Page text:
Monthly Archives: November 2019

Meeting of January 28, 2020

Robert Burch on “The U.S. Navy in California”

A post-war photo of the USS Lancaster, commissioned in 1859, and served in the Pacific during the Civil War

The U.S. Navy’s history in the Pacific began with the formation of the U.S. Navy Pacific Squadron in 1821. The squadron consisted of only six warships and an auxiliary vessel under Commodore John B. Montgomery in April 1861. This small force was reinforced by another three warship, two auxiliaries and a shore-based U.S. Marine detachment over the next four years. On the opposing side, the Confederates were represented by only two privateers from the Atlantic Ocean and another three privateer plots originating in the Pacific late in the war that caused widespread fear in California coastal communities. In the end, no traditional ship-to-ship naval engagement or coastal raid occurred. Additionally, the critical monthly gold ships out of San Francisco that financed the Union war effort were never interrupted. This presentation will examine the ships, bases, and operations of these two small naval force as well as the U.S.S. Sacramento, named after the state capital, and the Russian Pacific Squadron’s much publicized and extended visit to San Francisco in 1863-64. This naval action is another forgotten aspect of California’s participation in the American Civil War.

Bob Burch is a native Californian from Santa Clara County, a retired U.S. Army colonel and graduate of San Jose State University where he read U.S. military history. He is also a graduate of the U.S. Army Command and General Staff College and the U.S. Navy War College. A lifetime student of the American Civil War, he read his first Civil War book in the fifth grade. As a young boy he was mesmerized when watching John Ford’s The Horse Soldiers (1959) starring John Wayne on the television rerun channels. He has visited all of the principle and most secondary Civil War sites during his 30-year military career, including multiple week-long visits to Gettysburg, his favorite battlefield site. Like most CWRT members across the county, he desires to understand his home state’s role in the war. He collected material for this presentation for over ten years followed by several years of analysis. This series documents his research in great detail. Time allows only key points to be presented. Numerous period photographs and magazine drawings are included for visual effect with the intent of comprehending California’s role in the Civil War.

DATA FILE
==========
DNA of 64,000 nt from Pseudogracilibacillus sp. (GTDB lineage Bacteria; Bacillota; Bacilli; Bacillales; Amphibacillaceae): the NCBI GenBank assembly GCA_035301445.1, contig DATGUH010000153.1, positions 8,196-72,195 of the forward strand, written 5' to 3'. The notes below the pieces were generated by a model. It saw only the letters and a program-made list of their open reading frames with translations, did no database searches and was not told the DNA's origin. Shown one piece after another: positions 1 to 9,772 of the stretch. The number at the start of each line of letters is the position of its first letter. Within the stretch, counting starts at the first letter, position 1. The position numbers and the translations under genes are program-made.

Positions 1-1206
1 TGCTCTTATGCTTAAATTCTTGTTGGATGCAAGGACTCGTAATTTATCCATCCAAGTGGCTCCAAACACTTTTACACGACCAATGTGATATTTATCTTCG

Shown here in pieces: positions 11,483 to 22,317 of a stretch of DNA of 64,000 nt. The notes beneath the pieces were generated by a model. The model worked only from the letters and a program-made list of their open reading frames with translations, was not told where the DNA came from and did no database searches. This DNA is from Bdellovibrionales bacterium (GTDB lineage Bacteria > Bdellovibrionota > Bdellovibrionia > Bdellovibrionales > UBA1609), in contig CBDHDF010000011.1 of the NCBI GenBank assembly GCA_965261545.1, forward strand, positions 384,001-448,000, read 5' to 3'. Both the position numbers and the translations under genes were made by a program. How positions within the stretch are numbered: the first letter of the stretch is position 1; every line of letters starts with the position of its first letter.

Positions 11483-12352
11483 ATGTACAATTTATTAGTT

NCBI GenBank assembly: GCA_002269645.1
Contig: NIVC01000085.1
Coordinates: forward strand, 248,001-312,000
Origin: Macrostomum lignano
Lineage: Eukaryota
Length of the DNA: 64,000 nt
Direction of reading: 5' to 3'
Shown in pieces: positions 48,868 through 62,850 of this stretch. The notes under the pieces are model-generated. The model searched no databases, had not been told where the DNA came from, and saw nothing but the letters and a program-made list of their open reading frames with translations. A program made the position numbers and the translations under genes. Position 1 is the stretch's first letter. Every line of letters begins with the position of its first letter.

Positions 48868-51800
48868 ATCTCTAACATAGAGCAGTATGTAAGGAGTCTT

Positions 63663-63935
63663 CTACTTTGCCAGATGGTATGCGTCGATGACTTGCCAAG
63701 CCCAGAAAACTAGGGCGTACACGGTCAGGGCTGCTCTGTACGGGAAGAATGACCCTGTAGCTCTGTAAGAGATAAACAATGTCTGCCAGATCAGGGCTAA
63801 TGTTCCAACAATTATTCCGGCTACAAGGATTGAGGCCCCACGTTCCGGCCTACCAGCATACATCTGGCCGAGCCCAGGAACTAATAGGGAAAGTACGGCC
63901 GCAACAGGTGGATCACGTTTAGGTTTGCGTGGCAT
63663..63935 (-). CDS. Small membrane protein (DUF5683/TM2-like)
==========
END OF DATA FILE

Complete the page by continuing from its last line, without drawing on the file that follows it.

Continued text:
Quiz for January 28, 2020

Civil War Quiz: What Do You Know About These Obscure Facts of the Civil War?

Q#1 – While rifles and cannons were the deadliest weapons during the war, disease killed more men. Camps became breeding grounds for measles, chicken pox, and mumps. One million Union solders contracted which disease?

Q#2 – What was the age of the youngest soldier in the Civil War who came from Mississippi? What was the age of the oldest soldier in the Civil War who came from Iowa?

Q#3 – What was the original name for Memorial Day?

Q#4 – A Union prison camp had two observation towers constructed for onlookers. Citizens paid 15 cents to look at the inmates. Concession stands by the towers sold peanuts, cakes, and lemonade while the men inside starved. What was the prison camp’s name?

Q#5 – The Twenty-Sixth North Carolina Infantry at Gettysburg is known for what bloody statistic?

Q#6 – During the Civil War, more Civil War soldiers died from what disease than were killed in battle?

Q#7 – What happened to President Lincoln’s personal copy of the Emancipation Proclamation that would be worth millions if it were still in existence today?

Q#8 – General George Gordon Meade was the victor at the Battle of Gettysburg, the largest battle ever fought in North America. Where was Meade born?

Q#9 – An estimated four million slaves lived in the South by 1860. What was their estimated worth at the time?